We strolled around various souvenir and craft shops, already planning our future purchases – what fun to be with someone who enjoys browsing! Mr FD hates it, but in fact Jane & I did a lot of browsing together!!

We decided to eat in a Hungarian restaurant, and had Goulash soup, followed by chicken paprikash, and then pancakes. I meant to take photos, but forgot! A stroll back to the flat, via a small supermarket, to buy coffee, tea, cereal, milk and orange juice for breakfast,and wine, not for breakfast, and we spent the evening relaxing, chatting and planning the next day’s adventures. We were also very happy to discover that the Miserable Christmas Market that we discovered was only an offshoot from the main Christmas Market , located in another square. Tomorrow was planned!!

And you’ll hear about it in another post.

If you’ve got this far, you may be wondering about the Big & Scary news – well, I’ve been biopsied (once) and I have been told that I have a pre-cancerous nodule in my breast. Everyone is very keen to tell me that there’s nothing to worry about, and that, more-than-likely, it can be dealt with through surgery, and possibly radiotherapy. I have an appointment to see a highly-regarded breast specialist on Monday, and we will know more about timescales then. I will also have a more invasive biopsy to make sure.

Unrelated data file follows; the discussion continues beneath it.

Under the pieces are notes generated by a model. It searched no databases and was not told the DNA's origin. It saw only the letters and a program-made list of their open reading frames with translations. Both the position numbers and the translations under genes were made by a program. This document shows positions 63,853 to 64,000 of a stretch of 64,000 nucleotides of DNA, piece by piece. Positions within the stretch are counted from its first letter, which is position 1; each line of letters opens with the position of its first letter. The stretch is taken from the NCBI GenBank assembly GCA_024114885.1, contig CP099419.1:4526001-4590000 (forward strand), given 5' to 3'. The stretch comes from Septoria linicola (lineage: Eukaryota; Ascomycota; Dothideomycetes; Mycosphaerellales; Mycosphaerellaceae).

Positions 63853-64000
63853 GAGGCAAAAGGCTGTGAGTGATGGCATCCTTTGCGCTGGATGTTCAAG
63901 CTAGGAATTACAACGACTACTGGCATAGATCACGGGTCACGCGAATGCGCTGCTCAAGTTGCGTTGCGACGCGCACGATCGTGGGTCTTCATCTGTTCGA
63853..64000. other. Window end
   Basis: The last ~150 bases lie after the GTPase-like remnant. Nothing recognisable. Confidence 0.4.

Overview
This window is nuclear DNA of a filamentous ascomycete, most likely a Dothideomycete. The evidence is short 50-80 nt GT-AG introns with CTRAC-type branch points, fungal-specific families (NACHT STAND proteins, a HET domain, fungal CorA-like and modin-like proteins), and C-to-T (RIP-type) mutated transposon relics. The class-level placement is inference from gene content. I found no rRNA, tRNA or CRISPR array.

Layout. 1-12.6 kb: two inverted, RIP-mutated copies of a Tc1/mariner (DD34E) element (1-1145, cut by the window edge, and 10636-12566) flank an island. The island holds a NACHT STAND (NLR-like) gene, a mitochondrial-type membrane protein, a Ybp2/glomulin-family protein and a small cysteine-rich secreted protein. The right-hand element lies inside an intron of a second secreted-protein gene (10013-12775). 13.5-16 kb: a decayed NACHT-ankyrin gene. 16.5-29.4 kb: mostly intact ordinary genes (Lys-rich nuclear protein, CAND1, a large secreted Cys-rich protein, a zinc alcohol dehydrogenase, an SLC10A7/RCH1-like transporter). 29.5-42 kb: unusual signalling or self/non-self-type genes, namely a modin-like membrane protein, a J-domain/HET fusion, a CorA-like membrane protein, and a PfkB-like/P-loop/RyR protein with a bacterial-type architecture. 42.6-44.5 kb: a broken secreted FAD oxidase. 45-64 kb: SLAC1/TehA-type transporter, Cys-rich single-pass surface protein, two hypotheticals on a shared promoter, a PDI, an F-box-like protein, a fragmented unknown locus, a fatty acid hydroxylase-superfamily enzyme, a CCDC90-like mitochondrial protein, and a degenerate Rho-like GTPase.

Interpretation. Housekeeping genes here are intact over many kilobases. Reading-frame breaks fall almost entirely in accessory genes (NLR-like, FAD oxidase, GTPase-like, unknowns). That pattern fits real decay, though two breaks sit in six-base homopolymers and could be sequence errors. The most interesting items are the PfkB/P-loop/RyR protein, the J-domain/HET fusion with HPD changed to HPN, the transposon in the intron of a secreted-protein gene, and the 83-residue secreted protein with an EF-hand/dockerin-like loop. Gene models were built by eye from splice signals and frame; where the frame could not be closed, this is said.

Strangely, I have not been scared, or even really worried; “mildly concerned” might cover it. I have felt surrounded by love, concern and prayers, and God has never felt closer. All this year, I have believed that there was something big that God was going to ask of me, and I knew that the Retreat was going to play an important part in helping me deal with it. When I was asked to serve on the Transition Committee (involved in the search for a new Bishop for the Convocation) I thought that might be the Thing. However, more and more, I think that this health problem is the Thing. And the peace and renewal of an understanding of God’s love for me that was the main focus of the Retreat (for me) has really upheld me through these past weeks of uncertainty, and will continue to surround me through whatever is to come.

As I said in my last post, our mantra is “It is what it is (and we now know what it is), it will be what it will be, and we will get through it together”. Please, should you be of a praying ilk, would you continue to pray.



Thoughts on Budapest Retreat

Hello everyone! I’m back after a wonderful week away in Budapest. I had three days of retreat, at St Arnold’s Retreat House, followed by 4 days being a tourist with a friend.

The retreat was a Vocational Discernment retreat, with a group of about twenty five people from the convocation. It was led by a wonderfully inspiring man, the Revd Canon Mark Oakley, Chancellor of St Paul’s Cathedral, and was entitled “This is my son, listen to him”